The epidemic of drug-resistant infections surged during the coronavirus pandemic, killing nearly 30,000 people in 2020, overturning many of the recent advances to contain the so-called superbug epidemic. analysis According to the Centers for Disease Control and Prevention.
Federal health officials have found that deaths from infections unaffected by antibiotics and antifungals increased by 15% in the first year of the pandemic compared to 2019. Much of the increase was caused by the coronavirus confusion as doctors and nurses struggled to treat the wave of critically ill patients who did not fully understand the disease before vaccines and treatments became widely available. Was related to.
The CDC reports that about 40% of deaths are inpatients and the rest occur in nursing homes and other healthcare facilities. Early on, studies show that many front-line hospital workers mistakenly administered antibiotics for viral lung infections that did not respond to such drugs. Many of the most ill patients spend weeks or months in the intensive care unit, increasing the likelihood that drug-resistant insects will enter the body through venous lines, catheters, and ventilator tubes.
According to federal health officials, the number of deaths is much higher during a pandemic, as a flood of public health laboratories, usually tracking drug-resistant infections, creates large gaps in many data on the most dangerous pathogens. It is said that there are many.
According to the CDC, the outbreak of drug-resistant infections may have been facilitated by a national shortage of face masks, gloves and gowns. This is an important armor that helps protect healthcare professionals and limit the spread of pathogens as they move from room to room. Due to the shortage of staff and overwhelming wards in many hospitals, infection control specialists do not perform their usual duties of promoting proper use of antibiotics, hand washing, and other safety measures. The report states that it was often relocated to provide traditional patient care.
“These setbacks can be temporary and must be temporary,” said Dr. Rochelle P. Warrensky, director of the CDC, in a statement attached to the report. I mentioned in. “The Covid-19 pandemic has revealed that — prevention is preparation. We need to prepare a public health system to fight multiple threats at the same time.”
Federal authorities were particularly concerned about the increased spread of the most dangerous pathogens. They found a 78% surge in infection with the bacterium Acinetobacter, which is resistant to the antibiotic carbapenem and often spreads to patients in the intensive care unit. Candida auris increases by 60%. It is a deadly fungus that often spreads in nursing homes and long-term care facilities.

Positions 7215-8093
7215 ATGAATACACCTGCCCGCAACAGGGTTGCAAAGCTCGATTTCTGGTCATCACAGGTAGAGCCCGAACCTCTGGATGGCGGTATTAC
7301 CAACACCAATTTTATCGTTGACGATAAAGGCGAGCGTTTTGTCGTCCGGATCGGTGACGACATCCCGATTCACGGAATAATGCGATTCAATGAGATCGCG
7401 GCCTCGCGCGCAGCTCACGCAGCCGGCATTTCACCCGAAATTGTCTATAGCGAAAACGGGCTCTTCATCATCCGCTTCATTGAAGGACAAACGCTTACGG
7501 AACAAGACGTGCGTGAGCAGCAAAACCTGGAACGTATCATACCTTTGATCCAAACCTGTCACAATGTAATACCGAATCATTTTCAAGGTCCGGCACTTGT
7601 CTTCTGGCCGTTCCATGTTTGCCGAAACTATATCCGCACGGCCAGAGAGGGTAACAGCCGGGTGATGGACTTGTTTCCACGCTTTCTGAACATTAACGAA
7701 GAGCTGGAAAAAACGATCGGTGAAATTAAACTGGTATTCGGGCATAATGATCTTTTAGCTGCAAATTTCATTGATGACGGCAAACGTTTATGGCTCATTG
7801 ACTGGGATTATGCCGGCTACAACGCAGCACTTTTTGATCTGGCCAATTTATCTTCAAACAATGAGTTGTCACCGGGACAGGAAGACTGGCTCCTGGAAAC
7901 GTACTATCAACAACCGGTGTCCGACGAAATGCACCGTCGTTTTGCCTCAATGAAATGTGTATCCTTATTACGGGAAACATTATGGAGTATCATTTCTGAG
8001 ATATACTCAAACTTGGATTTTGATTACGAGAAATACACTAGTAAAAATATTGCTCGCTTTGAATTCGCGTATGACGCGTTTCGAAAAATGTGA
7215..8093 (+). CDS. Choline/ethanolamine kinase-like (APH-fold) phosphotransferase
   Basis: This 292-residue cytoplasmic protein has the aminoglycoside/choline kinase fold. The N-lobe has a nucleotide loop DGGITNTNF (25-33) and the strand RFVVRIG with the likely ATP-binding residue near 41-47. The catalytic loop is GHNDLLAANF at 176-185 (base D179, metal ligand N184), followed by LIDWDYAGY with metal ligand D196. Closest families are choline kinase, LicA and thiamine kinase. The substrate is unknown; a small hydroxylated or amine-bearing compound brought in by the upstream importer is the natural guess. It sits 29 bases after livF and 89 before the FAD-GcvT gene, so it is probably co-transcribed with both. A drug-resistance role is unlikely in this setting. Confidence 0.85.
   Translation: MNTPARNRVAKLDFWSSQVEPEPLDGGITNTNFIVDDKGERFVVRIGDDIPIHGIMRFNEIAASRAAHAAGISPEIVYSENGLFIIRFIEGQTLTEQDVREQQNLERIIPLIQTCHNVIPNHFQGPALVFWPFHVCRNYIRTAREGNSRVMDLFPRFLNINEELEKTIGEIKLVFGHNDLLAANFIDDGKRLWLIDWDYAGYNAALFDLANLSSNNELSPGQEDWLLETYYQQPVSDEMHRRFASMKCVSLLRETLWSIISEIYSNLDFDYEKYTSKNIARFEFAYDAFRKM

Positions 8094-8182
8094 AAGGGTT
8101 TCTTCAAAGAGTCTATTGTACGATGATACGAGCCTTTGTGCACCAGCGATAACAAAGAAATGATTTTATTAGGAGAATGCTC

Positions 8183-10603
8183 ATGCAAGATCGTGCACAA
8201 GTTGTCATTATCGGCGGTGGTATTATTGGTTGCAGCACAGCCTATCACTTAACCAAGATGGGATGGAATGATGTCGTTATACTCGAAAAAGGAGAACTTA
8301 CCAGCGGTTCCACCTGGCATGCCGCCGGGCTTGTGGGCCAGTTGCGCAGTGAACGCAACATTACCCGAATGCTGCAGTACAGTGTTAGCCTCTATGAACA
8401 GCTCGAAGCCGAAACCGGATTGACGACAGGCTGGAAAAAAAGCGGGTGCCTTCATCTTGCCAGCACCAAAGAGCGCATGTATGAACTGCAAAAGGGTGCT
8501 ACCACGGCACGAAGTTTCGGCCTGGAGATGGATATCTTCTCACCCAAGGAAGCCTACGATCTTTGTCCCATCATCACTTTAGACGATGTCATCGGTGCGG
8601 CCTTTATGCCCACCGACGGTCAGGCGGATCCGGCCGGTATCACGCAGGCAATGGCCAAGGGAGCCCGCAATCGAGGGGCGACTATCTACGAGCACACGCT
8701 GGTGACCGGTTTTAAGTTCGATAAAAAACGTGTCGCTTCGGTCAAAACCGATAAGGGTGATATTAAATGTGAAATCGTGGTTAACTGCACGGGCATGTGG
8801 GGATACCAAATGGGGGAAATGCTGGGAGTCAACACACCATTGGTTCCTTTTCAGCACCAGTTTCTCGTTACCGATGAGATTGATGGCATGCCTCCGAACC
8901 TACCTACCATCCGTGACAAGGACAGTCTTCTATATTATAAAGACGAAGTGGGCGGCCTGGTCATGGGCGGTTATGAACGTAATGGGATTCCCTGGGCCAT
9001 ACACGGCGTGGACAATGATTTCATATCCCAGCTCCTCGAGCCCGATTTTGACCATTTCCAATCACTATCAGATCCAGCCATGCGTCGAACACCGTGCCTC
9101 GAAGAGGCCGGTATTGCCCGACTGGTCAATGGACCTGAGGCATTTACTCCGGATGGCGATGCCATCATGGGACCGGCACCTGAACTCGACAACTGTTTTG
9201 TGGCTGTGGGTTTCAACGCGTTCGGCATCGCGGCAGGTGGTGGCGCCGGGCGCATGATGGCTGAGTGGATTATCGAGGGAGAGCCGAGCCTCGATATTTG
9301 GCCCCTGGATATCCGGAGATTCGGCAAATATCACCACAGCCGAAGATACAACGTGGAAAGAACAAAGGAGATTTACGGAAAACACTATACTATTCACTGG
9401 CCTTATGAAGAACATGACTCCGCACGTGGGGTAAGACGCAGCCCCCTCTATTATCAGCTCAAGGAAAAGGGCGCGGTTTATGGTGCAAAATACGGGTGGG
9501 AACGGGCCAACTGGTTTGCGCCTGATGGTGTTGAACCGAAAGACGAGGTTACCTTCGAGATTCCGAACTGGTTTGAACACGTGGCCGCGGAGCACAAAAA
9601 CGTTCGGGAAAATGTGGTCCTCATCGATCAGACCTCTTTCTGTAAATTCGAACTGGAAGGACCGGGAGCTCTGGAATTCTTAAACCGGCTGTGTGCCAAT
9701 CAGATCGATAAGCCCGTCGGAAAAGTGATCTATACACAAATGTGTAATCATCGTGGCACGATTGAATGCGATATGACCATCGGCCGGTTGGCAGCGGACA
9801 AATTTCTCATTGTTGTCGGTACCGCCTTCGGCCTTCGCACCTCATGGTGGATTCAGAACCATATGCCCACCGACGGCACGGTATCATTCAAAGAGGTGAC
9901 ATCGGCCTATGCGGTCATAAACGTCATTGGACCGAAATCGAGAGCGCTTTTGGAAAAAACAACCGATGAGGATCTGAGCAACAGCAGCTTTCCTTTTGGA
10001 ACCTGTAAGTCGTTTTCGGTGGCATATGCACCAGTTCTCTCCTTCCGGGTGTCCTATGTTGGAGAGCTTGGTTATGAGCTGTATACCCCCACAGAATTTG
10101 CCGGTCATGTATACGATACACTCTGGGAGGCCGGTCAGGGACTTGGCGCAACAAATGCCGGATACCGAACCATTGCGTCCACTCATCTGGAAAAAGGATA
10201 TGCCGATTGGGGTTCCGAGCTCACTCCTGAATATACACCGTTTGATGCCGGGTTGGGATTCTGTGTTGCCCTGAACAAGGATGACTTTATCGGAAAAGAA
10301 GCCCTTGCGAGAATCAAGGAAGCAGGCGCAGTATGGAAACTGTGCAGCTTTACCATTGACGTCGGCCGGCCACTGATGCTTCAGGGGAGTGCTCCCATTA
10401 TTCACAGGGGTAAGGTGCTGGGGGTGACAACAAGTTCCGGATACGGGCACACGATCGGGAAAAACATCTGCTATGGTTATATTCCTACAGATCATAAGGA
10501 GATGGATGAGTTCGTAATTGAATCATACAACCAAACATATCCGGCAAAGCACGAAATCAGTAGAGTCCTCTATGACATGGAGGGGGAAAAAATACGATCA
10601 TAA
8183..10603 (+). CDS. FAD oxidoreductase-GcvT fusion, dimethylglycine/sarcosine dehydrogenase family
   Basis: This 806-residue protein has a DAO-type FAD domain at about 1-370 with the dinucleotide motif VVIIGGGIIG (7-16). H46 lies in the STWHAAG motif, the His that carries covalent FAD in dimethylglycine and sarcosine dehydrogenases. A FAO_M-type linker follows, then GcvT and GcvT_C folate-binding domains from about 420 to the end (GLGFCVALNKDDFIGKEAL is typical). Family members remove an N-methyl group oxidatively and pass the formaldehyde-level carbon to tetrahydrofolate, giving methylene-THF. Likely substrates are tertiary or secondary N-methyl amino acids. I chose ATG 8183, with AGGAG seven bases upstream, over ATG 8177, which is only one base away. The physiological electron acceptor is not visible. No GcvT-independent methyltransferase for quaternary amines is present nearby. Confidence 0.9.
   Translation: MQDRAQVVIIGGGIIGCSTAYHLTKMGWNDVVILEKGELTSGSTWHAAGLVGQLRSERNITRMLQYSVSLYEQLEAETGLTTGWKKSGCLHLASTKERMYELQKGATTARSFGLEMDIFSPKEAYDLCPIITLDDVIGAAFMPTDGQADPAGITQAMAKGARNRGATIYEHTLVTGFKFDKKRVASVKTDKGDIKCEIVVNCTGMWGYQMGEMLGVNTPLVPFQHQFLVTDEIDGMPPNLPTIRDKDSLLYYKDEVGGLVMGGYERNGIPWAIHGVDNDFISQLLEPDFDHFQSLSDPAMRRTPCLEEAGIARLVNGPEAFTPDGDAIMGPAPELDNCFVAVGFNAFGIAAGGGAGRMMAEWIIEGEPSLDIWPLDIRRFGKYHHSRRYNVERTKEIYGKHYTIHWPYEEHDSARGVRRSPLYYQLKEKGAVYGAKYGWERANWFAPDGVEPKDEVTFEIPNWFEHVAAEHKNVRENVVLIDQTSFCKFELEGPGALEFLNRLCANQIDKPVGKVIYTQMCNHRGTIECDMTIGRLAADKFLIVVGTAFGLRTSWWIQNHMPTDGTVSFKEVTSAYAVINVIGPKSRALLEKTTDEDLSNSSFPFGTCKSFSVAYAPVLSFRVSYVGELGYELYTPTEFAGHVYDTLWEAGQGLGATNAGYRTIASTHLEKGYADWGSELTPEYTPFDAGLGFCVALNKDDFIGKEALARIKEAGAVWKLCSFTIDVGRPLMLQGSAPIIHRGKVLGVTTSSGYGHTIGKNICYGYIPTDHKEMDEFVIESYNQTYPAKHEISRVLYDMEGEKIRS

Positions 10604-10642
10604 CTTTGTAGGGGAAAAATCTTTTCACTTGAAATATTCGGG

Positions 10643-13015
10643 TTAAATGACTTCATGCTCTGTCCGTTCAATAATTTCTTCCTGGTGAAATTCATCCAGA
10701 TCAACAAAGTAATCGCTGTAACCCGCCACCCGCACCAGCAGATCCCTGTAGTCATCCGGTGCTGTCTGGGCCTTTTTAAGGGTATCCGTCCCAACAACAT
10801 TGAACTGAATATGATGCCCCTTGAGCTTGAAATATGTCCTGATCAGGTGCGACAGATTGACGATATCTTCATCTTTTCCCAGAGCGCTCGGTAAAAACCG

This analysis highlights what public health experts have long described as a slow-moving pandemic. More than 700,000 people worldwide die each year from infections that are no longer responsive to antibiotics, and health professionals say that without collaborative efforts to reduce antibiotic abuse and develop new medicines. It warns that the death toll could reach 10 million by 2050.
Antibacterial resistance occurs when bacteria and fungi mutate and outperform drugs designed to defeat them. This evolutionary process is unavoidable, but the more these medicines are given to humans and livestock, the more likely they are to develop resistance.
Almost One-third of all antibiotics According to the CDC, it is often misprescribed for respiratory illnesses such as colds caused by the virus. This problem seems to have expanded during the pandemic. Authorities say 80% of Covid patients admitted were given antibiotics between March and October 2020.
The CDC’s findings are in stark contrast to previous reports that have shown slow but steady progress in the fight against nosocomial infections that kill 35,000 Americans and ill 2.8 million people annually. Between 2012 and 2019, drug resistance deaths decreased by 18%. Agency 2019 ReportIt has been found that improvements have led to greater investment in programs to reduce inappropriate use of antibiotics in hospitals.
The latest report confirms that many healthcare professionals and public health professionals were suspicious, based on case reports and a few previous studies.
David Hyun, head of the antibiotic resistance project at the Pew Charitable Trust, a non-governmental organization, said: “It also emphasizes the urgency that we really need to focus and reinvest in our efforts to tackle this public health issue.”